Study suggests future treatments should focus on wider view of antibacterial defenses
FRIDAY, Jan. 16 (HealthDay News) -- Boosting the immune systems of premature babies with blood cell growth factor fails to prevent sepsis or improve survival rates, a new study shows.
Premature babies, especially those with lower than normal birth weight, tend to be prone to infections from low white blood cell counts. Blood growth factors, such as granulocyte-macrophage colony stimulating factor (GM-CSF), increase white blood cell counts and are often used in cancer patients to counter immune suppression caused by chemotherapy.
The London-based study, published in the current issue of The Lancet, found giving GM-CSF to premature babies with low birth weight did increase their white counts but, when compared with preterms who did not receive the treatment, they did not have lower rates of infection or better survival rates.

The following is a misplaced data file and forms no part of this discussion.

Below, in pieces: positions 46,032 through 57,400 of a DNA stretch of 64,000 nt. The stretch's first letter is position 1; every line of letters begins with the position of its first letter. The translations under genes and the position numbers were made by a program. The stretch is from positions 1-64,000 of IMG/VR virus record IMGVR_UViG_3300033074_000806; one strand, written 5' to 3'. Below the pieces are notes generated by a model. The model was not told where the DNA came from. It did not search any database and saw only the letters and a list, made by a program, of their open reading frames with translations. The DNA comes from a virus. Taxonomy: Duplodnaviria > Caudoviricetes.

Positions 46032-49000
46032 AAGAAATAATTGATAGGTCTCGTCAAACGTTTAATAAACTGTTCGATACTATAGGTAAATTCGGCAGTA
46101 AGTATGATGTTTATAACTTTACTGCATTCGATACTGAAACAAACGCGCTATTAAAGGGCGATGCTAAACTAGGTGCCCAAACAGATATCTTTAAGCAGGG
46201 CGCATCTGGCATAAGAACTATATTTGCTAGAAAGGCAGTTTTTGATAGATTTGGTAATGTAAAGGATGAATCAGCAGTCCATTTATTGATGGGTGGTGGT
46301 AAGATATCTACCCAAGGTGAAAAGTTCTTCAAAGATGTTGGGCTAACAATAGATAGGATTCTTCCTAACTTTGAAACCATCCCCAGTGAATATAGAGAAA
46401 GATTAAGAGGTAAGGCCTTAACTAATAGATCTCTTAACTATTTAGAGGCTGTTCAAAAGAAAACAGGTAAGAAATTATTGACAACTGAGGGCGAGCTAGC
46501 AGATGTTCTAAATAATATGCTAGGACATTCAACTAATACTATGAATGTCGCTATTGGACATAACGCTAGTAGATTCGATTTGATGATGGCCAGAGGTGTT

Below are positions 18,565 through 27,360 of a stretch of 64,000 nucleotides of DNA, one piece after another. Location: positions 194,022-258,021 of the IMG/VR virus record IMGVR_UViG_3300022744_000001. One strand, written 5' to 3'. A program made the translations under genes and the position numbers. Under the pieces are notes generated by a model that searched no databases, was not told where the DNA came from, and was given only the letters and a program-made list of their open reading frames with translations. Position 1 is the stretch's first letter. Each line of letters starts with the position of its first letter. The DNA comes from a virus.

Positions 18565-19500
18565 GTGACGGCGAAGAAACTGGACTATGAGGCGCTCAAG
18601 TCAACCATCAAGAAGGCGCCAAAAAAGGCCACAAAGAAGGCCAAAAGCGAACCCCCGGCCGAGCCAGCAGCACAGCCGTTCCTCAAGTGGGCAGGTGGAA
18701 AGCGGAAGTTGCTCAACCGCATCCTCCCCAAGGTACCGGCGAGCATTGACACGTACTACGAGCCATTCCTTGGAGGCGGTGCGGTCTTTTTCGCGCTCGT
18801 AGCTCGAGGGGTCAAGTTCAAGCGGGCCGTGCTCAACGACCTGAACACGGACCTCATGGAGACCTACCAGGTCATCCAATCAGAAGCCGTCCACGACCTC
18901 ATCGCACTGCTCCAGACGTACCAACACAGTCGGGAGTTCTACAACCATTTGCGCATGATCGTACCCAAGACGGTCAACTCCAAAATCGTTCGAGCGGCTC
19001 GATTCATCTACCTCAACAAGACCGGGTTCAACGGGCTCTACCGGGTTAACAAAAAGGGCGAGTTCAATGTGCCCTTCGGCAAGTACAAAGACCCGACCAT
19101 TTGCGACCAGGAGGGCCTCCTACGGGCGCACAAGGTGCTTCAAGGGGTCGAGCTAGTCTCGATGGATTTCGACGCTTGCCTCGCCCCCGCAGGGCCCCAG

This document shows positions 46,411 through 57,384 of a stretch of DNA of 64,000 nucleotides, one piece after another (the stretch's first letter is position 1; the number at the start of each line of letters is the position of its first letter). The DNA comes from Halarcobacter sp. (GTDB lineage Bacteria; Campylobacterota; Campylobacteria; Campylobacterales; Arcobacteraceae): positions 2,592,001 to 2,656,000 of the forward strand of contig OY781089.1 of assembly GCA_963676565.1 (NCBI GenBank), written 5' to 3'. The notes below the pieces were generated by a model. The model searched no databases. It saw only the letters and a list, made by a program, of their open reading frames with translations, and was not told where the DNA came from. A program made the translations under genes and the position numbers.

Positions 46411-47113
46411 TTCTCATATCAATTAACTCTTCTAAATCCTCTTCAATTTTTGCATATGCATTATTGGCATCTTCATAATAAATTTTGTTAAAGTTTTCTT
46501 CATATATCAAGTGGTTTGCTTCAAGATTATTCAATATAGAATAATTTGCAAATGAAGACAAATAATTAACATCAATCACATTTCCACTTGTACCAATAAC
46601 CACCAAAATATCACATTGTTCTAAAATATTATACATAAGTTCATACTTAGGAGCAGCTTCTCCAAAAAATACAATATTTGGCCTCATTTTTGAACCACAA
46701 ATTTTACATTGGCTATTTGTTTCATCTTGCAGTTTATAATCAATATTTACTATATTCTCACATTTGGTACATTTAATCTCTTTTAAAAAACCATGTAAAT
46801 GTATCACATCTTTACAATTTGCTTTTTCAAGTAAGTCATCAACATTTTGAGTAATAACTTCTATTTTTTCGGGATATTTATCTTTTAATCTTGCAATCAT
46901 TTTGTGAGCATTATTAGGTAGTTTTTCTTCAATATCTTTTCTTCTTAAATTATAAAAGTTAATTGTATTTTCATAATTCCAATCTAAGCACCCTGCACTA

"We believe that, before embarking on future single-agent clinical trials, we should consider if this is too simplistic an approach to sepsis prevention in the preterm infant, whose immune system appears compromised in many different ways. ... Successful future stratagems will need a wider view of their antibacterial defenses," wrote the authors, lead by Robert Carr of Guy's and St Thomas Hospital NHS Trust in London.
The U.S. National Library of Medicine has more about sepsis.
-- Kevin McKeever
SOURCE: The Lancet, news release, Jan. 15, 2009
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